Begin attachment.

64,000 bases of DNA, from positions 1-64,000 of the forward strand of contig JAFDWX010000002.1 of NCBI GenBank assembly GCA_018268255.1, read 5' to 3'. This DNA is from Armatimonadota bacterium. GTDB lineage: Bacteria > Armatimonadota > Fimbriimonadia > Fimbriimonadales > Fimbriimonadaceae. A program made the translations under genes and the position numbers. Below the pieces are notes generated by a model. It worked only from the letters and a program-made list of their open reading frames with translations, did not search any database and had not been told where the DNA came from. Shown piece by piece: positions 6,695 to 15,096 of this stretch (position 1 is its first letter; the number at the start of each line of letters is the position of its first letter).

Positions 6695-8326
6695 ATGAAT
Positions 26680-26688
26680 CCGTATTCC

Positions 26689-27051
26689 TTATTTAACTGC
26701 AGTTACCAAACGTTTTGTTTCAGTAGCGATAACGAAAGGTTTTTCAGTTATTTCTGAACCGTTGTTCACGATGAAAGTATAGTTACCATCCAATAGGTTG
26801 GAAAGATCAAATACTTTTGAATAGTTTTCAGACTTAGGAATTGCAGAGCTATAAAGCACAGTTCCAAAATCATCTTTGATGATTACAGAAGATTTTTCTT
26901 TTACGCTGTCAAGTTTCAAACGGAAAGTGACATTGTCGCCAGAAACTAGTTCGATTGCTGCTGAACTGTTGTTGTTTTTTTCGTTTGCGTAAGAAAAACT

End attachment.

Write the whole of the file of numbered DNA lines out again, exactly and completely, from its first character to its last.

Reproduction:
64,000 bases of DNA, from positions 1-64,000 of the forward strand of contig JAFDWX010000002.1 of NCBI GenBank assembly GCA_018268255.1, read 5' to 3'. This DNA is from Armatimonadota bacterium. GTDB lineage: Bacteria > Armatimonadota > Fimbriimonadia > Fimbriimonadales > Fimbriimonadaceae. A program made the translations under genes and the position numbers. Below the pieces are notes generated by a model. It worked only from the letters and a program-made list of their open reading frames with translations, did not search any database and had not been told where the DNA came from. Shown piece by piece: positions 6,695 to 15,096 of this stretch (position 1 is its first letter; the number at the start of each line of letters is the position of its first letter).

Positions 6695-8326
6695 ATGAAT
Positions 26680-26688
26680 CCGTATTCC

Positions 26689-27051
26689 TTATTTAACTGC
26701 AGTTACCAAACGTTTTGTTTCAGTAGCGATAACGAAAGGTTTTTCAGTTATTTCTGAACCGTTGTTCACGATGAAAGTATAGTTACCATCCAATAGGTTG
26801 GAAAGATCAAATACTTTTGAATAGTTTTCAGACTTAGGAATTGCAGAGCTATAAAGCACAGTTCCAAAATCATCTTTGATGATTACAGAAGATTTTTCTT
26901 TTACGCTGTCAAGTTTCAAACGGAAAGTGACATTGTCGCCAGAAACTAGTTCGATTGCTGCTGAACTGTTGTTGTTTTTTTCGTTTGCGTAAGAAAAACT